Cumulative culture is the engine that drives the remarkable power of the global human computer. It enables societies to act as extremely powerful computers by ratcheting up technological and other cultural innovations. Once culture can accumulate, the ability of a society to maintain and spread complex technologies is directly related to the size of the population and its connectivity with other populations, finessing the strict limits on individual intelligence. Larger and more connected societies can maintain more complex technologies. This also means that sudden isolation or a drop in population size can lead to a loss of technology. In this chapter we first discuss how cumulative culture increases the evolutionary fitness of a population of social learners. We then focus on complex technology as a marker of cumulative cultural evolution, and discuss how technological complexity increases when cultures are both more populous and more connected. We discuss the fragility of our modern complex societies in response to disasters that may shrink the population or isolate groups. We end with a discussion of how our cultural norms and institutions shape the problems tackled by the global human computer.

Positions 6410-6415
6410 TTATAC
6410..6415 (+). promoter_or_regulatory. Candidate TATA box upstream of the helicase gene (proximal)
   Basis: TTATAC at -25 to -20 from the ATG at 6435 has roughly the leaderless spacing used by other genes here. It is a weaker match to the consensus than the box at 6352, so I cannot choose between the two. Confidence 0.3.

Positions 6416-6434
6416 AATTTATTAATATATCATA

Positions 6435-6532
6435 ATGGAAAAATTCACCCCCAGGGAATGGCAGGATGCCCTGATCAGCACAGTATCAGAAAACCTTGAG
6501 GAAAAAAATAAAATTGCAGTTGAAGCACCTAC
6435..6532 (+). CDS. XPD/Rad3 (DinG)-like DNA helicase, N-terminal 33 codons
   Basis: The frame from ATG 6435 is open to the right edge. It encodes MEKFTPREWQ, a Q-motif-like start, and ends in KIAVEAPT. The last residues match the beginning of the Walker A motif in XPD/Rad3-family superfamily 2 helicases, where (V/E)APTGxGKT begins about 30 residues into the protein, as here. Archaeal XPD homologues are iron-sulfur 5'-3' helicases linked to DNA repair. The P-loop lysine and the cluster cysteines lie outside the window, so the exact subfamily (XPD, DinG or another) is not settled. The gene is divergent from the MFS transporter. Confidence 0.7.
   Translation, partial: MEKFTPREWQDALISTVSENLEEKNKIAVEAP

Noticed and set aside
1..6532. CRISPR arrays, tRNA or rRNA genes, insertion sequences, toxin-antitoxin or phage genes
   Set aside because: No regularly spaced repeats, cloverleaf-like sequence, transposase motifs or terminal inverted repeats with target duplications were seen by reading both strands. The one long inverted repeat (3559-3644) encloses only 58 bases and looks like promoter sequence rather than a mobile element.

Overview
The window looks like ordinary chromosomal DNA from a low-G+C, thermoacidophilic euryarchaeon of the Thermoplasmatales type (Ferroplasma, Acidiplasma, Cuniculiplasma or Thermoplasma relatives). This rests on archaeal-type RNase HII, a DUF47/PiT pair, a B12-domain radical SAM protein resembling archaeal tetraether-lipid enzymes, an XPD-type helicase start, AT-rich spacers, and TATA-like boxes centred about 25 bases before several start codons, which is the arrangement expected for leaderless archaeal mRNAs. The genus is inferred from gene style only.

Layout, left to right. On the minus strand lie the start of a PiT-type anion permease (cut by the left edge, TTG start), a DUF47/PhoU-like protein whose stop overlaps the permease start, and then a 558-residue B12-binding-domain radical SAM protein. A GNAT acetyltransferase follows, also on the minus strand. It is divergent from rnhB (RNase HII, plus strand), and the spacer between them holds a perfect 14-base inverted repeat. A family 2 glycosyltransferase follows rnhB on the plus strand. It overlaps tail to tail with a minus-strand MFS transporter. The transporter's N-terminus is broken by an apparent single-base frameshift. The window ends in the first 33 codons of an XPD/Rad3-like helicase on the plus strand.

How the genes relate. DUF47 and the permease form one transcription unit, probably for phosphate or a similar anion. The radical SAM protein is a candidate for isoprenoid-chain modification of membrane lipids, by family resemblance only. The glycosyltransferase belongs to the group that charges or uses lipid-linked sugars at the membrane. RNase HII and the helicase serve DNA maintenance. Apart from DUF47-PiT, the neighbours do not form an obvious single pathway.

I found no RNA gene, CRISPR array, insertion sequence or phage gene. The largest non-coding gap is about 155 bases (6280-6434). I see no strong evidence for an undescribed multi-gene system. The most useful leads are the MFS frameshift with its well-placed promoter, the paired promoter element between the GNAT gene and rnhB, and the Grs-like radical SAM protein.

Research Professor. Director at Learning Change Project – Research on society, culture, art, neuroscience, cognition, critical thinking, intelligence, creativity, autopoiesis, self-organization, rhizomes, complexity, systems, networks, sustainability, thinkers, ++
Giorgio Bertini does not work for, consult, own shares in or receive funding from any company or organization that would benefit from these papers, and has disclosed no relevant affiliations beyond their academic appointment.
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